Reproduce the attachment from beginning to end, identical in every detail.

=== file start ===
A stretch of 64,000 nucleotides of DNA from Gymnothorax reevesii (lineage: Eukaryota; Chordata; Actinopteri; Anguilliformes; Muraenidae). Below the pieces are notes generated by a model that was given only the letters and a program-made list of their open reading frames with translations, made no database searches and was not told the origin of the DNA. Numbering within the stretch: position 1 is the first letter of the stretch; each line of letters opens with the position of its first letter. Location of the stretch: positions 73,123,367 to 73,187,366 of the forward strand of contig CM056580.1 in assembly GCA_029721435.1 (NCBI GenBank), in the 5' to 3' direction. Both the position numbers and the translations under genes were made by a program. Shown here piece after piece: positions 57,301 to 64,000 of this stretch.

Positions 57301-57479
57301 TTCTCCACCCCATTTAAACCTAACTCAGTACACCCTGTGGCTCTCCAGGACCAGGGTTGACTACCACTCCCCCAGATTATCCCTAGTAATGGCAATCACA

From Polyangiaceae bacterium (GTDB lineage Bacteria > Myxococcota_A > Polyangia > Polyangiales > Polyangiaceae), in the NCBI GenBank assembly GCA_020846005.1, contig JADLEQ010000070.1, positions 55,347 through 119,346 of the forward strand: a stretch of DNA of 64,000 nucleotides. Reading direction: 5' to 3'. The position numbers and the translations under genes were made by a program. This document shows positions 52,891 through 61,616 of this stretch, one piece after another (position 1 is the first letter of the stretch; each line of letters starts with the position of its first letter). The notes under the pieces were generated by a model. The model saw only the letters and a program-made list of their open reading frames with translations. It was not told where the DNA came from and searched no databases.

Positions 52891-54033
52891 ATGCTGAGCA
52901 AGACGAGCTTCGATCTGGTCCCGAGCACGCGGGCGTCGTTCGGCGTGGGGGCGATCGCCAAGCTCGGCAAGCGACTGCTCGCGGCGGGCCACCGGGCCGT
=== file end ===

A stretch of 64,000 nucleotides of DNA from Gymnothorax reevesii (lineage: Eukaryota; Chordata; Actinopteri; Anguilliformes; Muraenidae). Below the pieces are notes generated by a model that was given only the letters and a program-made list of their open reading frames with translations, made no database searches and was not told the origin of the DNA. Numbering within the stretch: position 1 is the first letter of the stretch; each line of letters opens with the position of its first letter. Location of the stretch: positions 73,123,367 to 73,187,366 of the forward strand of contig CM056580.1 in assembly GCA_029721435.1 (NCBI GenBank), in the 5' to 3' direction. Both the position numbers and the translations under genes were made by a program. Shown here piece after piece: positions 57,301 to 64,000 of this stretch.

Positions 57301-57479
57301 TTCTCCACCCCATTTAAACCTAACTCAGTACACCCTGTGGCTCTCCAGGACCAGGGTTGACTACCACTCCCCCAGATTATCCCTAGTAATGGCAATCACA

From Polyangiaceae bacterium (GTDB lineage Bacteria > Myxococcota_A > Polyangia > Polyangiales > Polyangiaceae), in the NCBI GenBank assembly GCA_020846005.1, contig JADLEQ010000070.1, positions 55,347 through 119,346 of the forward strand: a stretch of DNA of 64,000 nucleotides. Reading direction: 5' to 3'. The position numbers and the translations under genes were made by a program. This document shows positions 52,891 through 61,616 of this stretch, one piece after another (position 1 is the first letter of the stretch; each line of letters starts with the position of its first letter). The notes under the pieces were generated by a model. The model saw only the letters and a program-made list of their open reading frames with translations. It was not told where the DNA came from and searched no databases.

Positions 52891-54033
52891 ATGCTGAGCA
52901 AGACGAGCTTCGATCTGGTCCCGAGCACGCGGGCGTCGTTCGGCGTGGGGGCGATCGCCAAGCTCGGCAAGCGACTGCTCGCGGCGGGCCACCGGGCCGT